nesh nesh nesh


Basílica i Temple Expiatori de la Sagrada Família -Barcelona. Architect: Antoni Gaudi.
Basílica i Temple Expiatori de la Sagrada Família -Barcelona. Architect: Antoni Gaudi.

…As has always been said, clarity comes with the giving up of self. But what this means is that we cease to attribute selfhood to these echoes and mirror images. Otherwise we stand in a hall of mirrors, dancing hesitantly and irresolutely because we are making the images take the lead. We move in circles because we are following what we have already done. We have lost touch with our original identity, which is not the system of images but the great self-moving gesture of this as yet unremembered moment. The gift of remembering and binding time creates the illusion that the past stands to the present as agent to act, mover to moved. Living thus from the past, with echoes taking the lead, we are not truly here, and are always a little late for the feast. Yet could anything be more obvious than that the past follows from the present like the wake of a ship, and that if we are to be alive at all, here is the place to be? 
    Evening at last closes a day that seemed to have been going on since the world began. At the high end of the garden, above a clearing, there stands against the mountain wall a semicircle of trees, immensely tall and dense with foliage, suggesting the entrance grove to some ancient temple. It is from here that the deep blue-green transparency of twilight comes down, silencing the birds and hushing our own conversation. We have been watching the sunset, sitting in a row upon the ridgepole of the great barn whose roof of redwood tiles, warped and cracked, sweeps clear to the ground. Below, to the west, lies an open sward where two white goats are munching the grass, and beyond this is Robert’s house where lights in the kitchen show that Beryl is preparing dinner. Time to go in, and leave the garden to the awakening stars. 
    Again music—harpsichords and a string orchestra, and Bach in his most exultant mood. I lie down to listen, and close my eyes. All day, in wave after wave and from all directions of the mind’s compass, there has repeatedly come upon me the sense of my original identity as one with the very fountain of the universe. I have seen, too, that the fountain is its own source and motive, and that its spirit is an unbounded playfulness which is the many-dimensioned dance of life. There is no problem left, but who will believe it? Will I believe it myself when I return to normal consciousness? Yet I can see at the moment that this does not matter. The play is hide-and-seek or lost-and-found, and it is all part of the play that one can get very lost indeed. How far, then, can one go in getting found?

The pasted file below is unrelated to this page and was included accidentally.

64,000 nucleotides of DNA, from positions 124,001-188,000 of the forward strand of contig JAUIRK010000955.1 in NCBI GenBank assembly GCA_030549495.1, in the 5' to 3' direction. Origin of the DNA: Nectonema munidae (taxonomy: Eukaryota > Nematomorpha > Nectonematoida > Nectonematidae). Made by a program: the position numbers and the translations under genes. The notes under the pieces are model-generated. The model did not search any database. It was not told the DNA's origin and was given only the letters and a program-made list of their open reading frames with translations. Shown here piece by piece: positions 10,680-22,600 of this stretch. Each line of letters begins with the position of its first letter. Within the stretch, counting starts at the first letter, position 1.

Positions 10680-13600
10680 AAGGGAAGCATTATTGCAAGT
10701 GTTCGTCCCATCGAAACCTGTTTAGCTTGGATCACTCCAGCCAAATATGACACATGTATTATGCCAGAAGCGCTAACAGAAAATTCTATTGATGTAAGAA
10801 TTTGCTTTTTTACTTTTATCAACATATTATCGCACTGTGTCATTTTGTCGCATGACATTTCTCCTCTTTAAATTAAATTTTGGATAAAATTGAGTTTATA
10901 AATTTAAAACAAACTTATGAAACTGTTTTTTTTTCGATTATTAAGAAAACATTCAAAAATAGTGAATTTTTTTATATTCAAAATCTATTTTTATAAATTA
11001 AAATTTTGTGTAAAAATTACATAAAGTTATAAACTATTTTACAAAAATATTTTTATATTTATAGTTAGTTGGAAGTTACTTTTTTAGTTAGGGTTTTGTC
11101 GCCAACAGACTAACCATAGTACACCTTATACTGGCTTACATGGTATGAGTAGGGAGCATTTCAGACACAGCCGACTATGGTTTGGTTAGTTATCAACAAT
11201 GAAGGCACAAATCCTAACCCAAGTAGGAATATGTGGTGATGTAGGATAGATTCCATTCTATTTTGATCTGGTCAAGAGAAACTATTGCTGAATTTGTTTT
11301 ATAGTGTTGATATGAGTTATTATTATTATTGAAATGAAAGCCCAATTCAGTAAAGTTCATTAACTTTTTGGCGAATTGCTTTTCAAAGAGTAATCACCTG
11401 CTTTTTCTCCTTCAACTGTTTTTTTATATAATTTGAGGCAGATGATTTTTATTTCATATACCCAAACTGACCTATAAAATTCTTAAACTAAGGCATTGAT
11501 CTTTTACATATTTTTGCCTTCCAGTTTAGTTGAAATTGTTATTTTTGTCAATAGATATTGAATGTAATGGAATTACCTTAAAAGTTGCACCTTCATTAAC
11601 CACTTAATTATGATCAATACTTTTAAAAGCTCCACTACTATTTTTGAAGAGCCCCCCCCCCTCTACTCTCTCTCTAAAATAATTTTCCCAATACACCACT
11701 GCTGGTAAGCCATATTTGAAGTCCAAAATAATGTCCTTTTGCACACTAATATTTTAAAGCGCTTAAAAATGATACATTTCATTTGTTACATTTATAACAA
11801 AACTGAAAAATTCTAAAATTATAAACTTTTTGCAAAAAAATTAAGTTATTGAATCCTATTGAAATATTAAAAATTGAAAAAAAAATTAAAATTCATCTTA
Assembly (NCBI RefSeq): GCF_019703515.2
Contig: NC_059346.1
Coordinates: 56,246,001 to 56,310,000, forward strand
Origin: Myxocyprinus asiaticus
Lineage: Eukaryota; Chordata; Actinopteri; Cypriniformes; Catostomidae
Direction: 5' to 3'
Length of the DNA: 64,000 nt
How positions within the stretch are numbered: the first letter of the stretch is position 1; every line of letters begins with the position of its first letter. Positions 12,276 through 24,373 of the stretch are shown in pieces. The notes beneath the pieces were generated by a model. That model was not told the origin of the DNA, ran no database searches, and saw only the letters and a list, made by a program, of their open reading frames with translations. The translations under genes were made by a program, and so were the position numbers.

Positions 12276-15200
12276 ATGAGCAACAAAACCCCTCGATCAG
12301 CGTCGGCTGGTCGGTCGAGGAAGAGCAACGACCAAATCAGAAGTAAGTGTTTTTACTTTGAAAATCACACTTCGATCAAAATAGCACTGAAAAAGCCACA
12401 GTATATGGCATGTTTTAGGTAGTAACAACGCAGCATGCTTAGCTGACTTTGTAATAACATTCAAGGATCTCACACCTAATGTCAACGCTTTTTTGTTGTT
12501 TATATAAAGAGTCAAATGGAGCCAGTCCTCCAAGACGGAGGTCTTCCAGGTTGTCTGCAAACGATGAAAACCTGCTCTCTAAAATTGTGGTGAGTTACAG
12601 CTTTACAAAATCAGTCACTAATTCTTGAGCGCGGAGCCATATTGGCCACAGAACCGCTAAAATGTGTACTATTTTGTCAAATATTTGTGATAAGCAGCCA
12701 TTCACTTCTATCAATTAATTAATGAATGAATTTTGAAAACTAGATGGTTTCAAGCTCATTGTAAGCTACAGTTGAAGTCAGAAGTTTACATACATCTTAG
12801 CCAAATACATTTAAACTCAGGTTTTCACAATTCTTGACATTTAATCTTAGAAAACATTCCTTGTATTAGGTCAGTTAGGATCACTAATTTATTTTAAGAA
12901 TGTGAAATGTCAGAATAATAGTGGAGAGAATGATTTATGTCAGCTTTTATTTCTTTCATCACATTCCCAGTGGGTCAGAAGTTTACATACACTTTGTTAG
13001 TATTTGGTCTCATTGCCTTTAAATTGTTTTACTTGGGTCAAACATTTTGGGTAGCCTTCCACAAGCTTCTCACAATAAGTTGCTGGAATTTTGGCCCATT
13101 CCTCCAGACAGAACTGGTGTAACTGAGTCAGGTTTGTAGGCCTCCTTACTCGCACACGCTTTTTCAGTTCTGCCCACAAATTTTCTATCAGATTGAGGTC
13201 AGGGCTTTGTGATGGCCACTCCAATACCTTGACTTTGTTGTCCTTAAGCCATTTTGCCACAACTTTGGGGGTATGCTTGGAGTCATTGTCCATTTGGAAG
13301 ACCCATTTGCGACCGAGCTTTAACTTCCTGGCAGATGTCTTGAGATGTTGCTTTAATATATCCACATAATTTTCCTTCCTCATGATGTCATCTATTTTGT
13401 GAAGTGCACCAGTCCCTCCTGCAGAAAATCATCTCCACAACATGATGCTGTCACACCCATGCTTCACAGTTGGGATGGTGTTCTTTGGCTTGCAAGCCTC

As if in answer to my question there appears before my closed eyes a vision in symbolic form of what Eliot has called “the still point of the turning world.” I find myself looking down at the floor of a vast courtyard, as if from a window high upon the wall, and the floor and the walls are entirely surfaced with ceramic tiles displaying densely involved arabesques in gold, purple, and blue. The scene might be the inner court of some Persian palace, were it not of such immense proportions and its colors of such preternatural transparency. In the center of the floor there is a great sunken arena, shaped like a combination of star and rose, and bordered with a strip of tiles that suggest the finest inlay work in vermilion, gold, and obsidian. 
    Within this arena some kind of ritual is being performed in time with the music. At first its mood is stately and royal, as if there were officers and courtiers in rich armor and many-colored cloaks dancing before their king. As I watch, the mood changes. The courtiers become angels with wings of golden fire, and in the center of the arena there appears a pool of dazzling flame. Looking into the pool I see, just for a moment, a face which reminds me of the Christos Pantocrator of Byzantine mosaics, and I feel that the angels are drawing back with wings over their faces in a motion of reverent dread. But the face dissolves. The pool of flame grows brighter and brighter, and I notice that the winged beings are drawing back with a gesture, not of dread, but of tenderness—for the flame knows no anger. Its warmth and radiance—”tongues of flame infolded”—are an efflorescence of love so endearing that I feel I have seen the heart of all hearts…

Alan Watts, The Joyous Cosmology

 

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